Reducing liquor liability before the first drop is poured

Failing to act responsibly when serving alcohol could be catastrophic for your business. You could be held accountable for any death, injury or damages caused by an intoxicated patron, resulting in expensive civil or criminal litigation, fines, increased insurance rates, loss of your liquor license – even the loss of your business. Safeguards can reduce the risk.


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Insurance helps hospice care providers focus on the patient

Hospice organizations focus on the care – not a cure – for the patient, as well as support to the patient’s loved ones. If your organization operates a hospice, you are in a unique position to affect quality of life in your communities. By making sure your organization has appropriate insurance protection, you can keep your focus on the important services you provide to patients and their families. Take time to review the declarations page of your insurance policy.


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Health club staff must be ready for emergencies

The June edition of ClubSolutions Magazine, a publication for health club operators, features an article by Brian Rawlings, national program director for Cincinnati’s fitness, sports and recreation program. He explains why it’s important for health clubs to train employees on emergency response, and suggests a quick way to remember what to do in an emergency.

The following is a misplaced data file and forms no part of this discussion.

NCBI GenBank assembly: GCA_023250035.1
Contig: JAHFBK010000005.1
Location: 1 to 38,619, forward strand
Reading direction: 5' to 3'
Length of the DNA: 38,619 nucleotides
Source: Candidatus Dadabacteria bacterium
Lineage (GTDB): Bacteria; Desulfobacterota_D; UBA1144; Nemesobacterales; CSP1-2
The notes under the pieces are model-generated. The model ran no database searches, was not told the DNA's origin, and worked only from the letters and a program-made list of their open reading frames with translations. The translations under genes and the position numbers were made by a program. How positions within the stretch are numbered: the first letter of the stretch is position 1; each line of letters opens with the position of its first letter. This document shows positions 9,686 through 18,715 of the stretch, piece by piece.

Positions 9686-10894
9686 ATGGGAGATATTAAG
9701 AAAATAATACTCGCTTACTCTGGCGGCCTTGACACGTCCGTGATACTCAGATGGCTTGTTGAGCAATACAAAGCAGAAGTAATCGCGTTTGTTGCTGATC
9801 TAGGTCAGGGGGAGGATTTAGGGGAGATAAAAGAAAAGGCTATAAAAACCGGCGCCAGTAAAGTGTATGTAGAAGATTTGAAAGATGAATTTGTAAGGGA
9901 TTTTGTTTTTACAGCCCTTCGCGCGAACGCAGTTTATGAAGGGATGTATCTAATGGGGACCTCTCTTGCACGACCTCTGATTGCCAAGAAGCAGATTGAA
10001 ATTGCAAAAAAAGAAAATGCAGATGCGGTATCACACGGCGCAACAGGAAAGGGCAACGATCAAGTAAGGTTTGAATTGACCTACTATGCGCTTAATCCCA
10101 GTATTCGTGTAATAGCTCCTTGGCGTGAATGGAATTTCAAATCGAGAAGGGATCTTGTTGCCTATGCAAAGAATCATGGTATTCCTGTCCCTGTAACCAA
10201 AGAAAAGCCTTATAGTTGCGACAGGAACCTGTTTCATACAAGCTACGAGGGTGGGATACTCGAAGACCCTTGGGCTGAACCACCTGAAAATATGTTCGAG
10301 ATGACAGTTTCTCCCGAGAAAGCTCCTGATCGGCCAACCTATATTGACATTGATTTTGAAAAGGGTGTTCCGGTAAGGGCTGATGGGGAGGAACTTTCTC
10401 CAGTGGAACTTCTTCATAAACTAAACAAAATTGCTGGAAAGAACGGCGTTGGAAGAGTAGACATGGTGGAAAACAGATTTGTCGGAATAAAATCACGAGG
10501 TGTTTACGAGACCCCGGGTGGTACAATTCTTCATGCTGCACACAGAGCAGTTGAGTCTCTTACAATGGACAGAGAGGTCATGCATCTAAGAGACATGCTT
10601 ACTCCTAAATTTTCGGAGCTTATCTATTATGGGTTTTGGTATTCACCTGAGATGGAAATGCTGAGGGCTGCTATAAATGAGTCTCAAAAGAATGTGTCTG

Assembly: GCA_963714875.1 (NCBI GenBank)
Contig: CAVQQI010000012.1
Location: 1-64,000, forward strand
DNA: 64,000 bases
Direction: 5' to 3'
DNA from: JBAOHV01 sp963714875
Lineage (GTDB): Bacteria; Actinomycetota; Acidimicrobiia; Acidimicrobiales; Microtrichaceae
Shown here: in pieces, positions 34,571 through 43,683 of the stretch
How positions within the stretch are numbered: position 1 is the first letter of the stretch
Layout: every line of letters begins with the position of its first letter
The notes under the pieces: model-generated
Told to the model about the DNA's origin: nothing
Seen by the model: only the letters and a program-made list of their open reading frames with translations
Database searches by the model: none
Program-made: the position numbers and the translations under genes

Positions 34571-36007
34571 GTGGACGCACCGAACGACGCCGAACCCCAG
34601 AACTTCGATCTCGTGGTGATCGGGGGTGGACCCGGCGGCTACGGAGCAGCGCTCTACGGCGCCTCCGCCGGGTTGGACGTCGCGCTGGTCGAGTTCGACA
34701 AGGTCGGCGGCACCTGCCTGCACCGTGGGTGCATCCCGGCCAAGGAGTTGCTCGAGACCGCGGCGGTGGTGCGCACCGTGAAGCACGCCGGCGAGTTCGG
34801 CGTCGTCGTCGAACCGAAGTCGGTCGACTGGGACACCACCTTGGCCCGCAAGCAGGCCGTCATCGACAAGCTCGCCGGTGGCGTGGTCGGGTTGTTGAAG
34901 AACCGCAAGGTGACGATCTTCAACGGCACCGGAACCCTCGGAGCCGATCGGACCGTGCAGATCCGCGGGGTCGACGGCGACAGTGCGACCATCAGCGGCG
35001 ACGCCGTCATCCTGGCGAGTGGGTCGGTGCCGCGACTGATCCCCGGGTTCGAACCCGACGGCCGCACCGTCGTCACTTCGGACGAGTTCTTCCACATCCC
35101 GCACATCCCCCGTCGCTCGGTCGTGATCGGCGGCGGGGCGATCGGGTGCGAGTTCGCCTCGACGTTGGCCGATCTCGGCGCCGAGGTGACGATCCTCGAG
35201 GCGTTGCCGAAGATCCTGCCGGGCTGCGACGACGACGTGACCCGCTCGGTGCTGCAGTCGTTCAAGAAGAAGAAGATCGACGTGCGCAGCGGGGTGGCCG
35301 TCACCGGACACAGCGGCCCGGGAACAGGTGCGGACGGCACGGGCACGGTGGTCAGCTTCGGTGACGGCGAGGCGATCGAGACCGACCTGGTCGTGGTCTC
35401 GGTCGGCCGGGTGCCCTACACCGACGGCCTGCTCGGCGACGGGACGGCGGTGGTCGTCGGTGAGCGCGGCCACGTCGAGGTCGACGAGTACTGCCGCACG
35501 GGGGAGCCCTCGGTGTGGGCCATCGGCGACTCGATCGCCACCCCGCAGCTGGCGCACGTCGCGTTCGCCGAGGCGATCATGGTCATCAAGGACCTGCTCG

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New federal overtime guidelines under FLSA

EDITOR’S NOTE: A federal judge in Texas issued an injunction on November 22, 2016, that delays the implementation of this rule. Consult with your legal adviser before making changes in your employment policies. For more information about how employment practices liability insurance can protect your business, see your local independent insurance agent. __ A new federal rule for overtime pay that becomes effective December 1, 2016, may increase an employer’s need for EPLI – employment practices liability insurance.


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Fire danger in the construction zone

Fires are a significant hazard on construction sites. According to the National Fire Protection Association, there were an annual average of 830 fires in residential buildings under construction from 2007 through 2011, excluding one- and two-family homes. These fires caused an average of $56 million in direct property damage per year. Over those same years, there were an estimated 400 fires annually in large residential buildings undergoing major renovation, causing an average of $17 million in direct property loss per year.


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